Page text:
Success in college football comes and goes in cycles. Although some cycles last longer than others, the only yearly guarantee is that there are no guarantees. Tennessee ranks inside the top ten on the all-time Division I FBS wins list, but the Rocky Top faithful have learned lessons about complacency and sweeping changes the hard way. Former head coach Philip Fulmer brought the Vols back to prominence again in the 1990s, but the program has failed to win more than seven games since 2007. Now the times are changing, a change that can only be interpreted as a good thing for the 13-time SEC Champions. “When you’re at the University of Tennessee, you always have high expectations. But this year is different for each and every player in our football program,” said head coach Butch Jones. “That’s what you want. You want the expectations to be exceptionally high.” As Jones enters his third year as head coach at Tennessee, he’s not exaggerating about the level of expectations heaped on his team. The Vols went 7-6 and capped off 2014 with a dominant victory over Iowa in the TaxSlayer Bowl, a season good enough to reinvigorate enthusiasm within and around the program. “I really think our players really learned how to win last year,” Jones said. “They learned how to prepare. They learned how to take care of their bodies. They learned excellence in the class room. They learned everything that it takes to prepare for an opponent week in, week out.” The cast of players Jones is referring to is largely unchanged from one year ago, led by a surprising leader who emerged in 2014. Quarterback Joshua Dobbs rose from third on the depth chart to take over the reins in October against Alabama. By season’s end, Dobbs put up over 1200 yards and nine touchdowns. The season wasn’t without struggles, but Dobbs has learned a lot in his time at Tennessee and felt ready for the role even before the rest of the conference had taken note of his ability. “It was definitely a process,” Dobbs said. “I feel like I did a great job of taking advantage of the reps I got during practice and treated them as game reps. And then the effort and the time I put into film study, seeing what I need to improve on and working on those in practice. I feel like all of those valuable reps really helped me once I got my opportunity.” Dobbs won’t have to carry the offense on his own. At wide receiver, Marquez North returns from a shoulder injury that limited him to just 30 catches last year. He’ll be flanked by familiar face Pig Howard, who led the Vols with 618 yards in 2014. At running back, the backfield duo of Jalen Hurd and Alvin Kamara figures to be explosive. Hurd provides power on the ground, while Kamara compliments his skillset by bringing speed and agility to the rushing attack. Now packing experienced weapons in his arsenal, the expectations for Dobbs as an individual are elevated as well. Still, the junior doesn’t feel like 2015 is any different. “The only difference I guess is the label ‘he’s the starting quarterback.’ I feel like since I’ve gotten on campus, I’ve acted as if I was the starter. I carry myself that way and my teammates have felt that same sentiment. I always used to push them and I continue to push them now,” Dobbs said. “I don’t feel like there’s been a change, there’s just been more hunger to win and more hunger to succeed.” Dobbs will be aided by a defense that, similar to the offense, returns the majority of its best players from the previous campaign. Middle linebacker AJ Johnson is gone, but losing one leader is offset by an improved defensive line, a consistent lineup of outside linebackers, and a secondary featuring Cameron Sutton and JUCO transfer Justin Martin that belongs in the top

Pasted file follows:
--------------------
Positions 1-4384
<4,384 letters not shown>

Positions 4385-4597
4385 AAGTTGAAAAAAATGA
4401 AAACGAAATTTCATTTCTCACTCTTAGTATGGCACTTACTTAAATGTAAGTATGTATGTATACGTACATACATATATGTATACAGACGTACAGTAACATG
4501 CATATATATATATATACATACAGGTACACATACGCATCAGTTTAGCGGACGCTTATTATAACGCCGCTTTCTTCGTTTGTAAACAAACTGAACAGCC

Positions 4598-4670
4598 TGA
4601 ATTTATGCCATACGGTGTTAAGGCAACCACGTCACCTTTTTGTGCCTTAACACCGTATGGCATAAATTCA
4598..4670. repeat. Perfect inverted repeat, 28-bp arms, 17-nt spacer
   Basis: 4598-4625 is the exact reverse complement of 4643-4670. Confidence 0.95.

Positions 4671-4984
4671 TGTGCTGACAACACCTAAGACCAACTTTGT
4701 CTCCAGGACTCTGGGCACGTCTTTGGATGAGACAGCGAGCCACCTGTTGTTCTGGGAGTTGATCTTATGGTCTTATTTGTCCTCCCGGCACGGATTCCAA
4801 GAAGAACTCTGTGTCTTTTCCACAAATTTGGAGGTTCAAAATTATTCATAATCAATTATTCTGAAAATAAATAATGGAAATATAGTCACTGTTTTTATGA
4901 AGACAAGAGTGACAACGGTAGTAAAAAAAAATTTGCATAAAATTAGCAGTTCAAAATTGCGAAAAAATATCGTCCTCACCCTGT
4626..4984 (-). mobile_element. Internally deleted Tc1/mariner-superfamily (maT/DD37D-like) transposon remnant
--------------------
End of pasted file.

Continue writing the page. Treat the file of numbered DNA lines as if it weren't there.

tier of the SEC. Derek Barnett and Curt Maggitt combined for 21 sacks last year. Maggitt expects more of the same—if not even better production—from himself and his teammates in the months to come. “Coming off of a pretty good season and having a great offseason conditioning, everything has taken a step up. The expectation and standard has risen,” Maggitt said. Last season’s leading tackler Jalen Reeves-Maybin returns to the team as well, raising the bar even higher. Maggitt knows he can’t control the hopes of fans and analysts, but he knows he can play a huge role in the ultimate result. “That’s the expectations of other people. What I can control is leading the team. We came to Tennessee for that reason. That’s something we’re not blind to. We know it’s being talked about. Our job is just getting ready for the season and taking it one game at a time.” The more things change, the more they stay the same. Tennessee’s turn into the 21st century began with a bang but segued into a whimper with significant struggles as of late. But with most major playmakers back on both sides of the ball in 2015 and a committed head coach who isn’t looking to go anywhere, the Vols appear to be back on track to cycle towards the top of the SEC East once again.